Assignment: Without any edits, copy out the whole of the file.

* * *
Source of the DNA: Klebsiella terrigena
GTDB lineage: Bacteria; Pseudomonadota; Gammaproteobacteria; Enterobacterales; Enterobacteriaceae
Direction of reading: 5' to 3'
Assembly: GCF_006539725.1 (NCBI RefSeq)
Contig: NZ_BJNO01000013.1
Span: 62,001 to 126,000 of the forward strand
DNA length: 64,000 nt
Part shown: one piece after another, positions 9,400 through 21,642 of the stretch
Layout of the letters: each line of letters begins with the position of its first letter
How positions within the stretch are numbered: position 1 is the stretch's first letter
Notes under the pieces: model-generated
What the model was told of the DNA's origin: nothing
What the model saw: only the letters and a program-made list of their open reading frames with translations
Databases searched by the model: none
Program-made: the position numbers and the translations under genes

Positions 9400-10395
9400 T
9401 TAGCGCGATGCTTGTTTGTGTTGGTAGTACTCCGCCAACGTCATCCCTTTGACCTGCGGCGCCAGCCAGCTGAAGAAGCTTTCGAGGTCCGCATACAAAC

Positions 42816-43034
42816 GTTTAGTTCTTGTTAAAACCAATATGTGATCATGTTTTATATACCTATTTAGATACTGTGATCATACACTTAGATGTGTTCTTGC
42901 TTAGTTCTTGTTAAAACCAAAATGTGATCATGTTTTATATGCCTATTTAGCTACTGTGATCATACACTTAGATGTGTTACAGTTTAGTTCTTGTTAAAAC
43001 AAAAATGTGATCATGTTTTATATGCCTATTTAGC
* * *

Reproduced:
Source of the DNA: Klebsiella terrigena
GTDB lineage: Bacteria; Pseudomonadota; Gammaproteobacteria; Enterobacterales; Enterobacteriaceae
Direction of reading: 5' to 3'
Assembly: GCF_006539725.1 (NCBI RefSeq)
Contig: NZ_BJNO01000013.1
Span: 62,001 to 126,000 of the forward strand
DNA length: 64,000 nt
Part shown: one piece after another, positions 9,400 through 21,642 of the stretch
Layout of the letters: each line of letters begins with the position of its first letter
How positions within the stretch are numbered: position 1 is the stretch's first letter
Notes under the pieces: model-generated
What the model was told of the DNA's origin: nothing
What the model saw: only the letters and a program-made list of their open reading frames with translations
Databases searched by the model: none
Program-made: the position numbers and the translations under genes

Positions 9400-10395
9400 T
9401 TAGCGCGATGCTTGTTTGTGTTGGTAGTACTCCGCCAACGTCATCCCTTTGACCTGCGGCGCCAGCCAGCTGAAGAAGCTTTCGAGGTCCGCATACAAAC

Positions 42816-43034
42816 GTTTAGTTCTTGTTAAAACCAATATGTGATCATGTTTTATATACCTATTTAGATACTGTGATCATACACTTAGATGTGTTCTTGC
42901 TTAGTTCTTGTTAAAACCAAAATGTGATCATGTTTTATATGCCTATTTAGCTACTGTGATCATACACTTAGATGTGTTACAGTTTAGTTCTTGTTAAAAC
43001 AAAAATGTGATCATGTTTTATATGCCTATTTAGC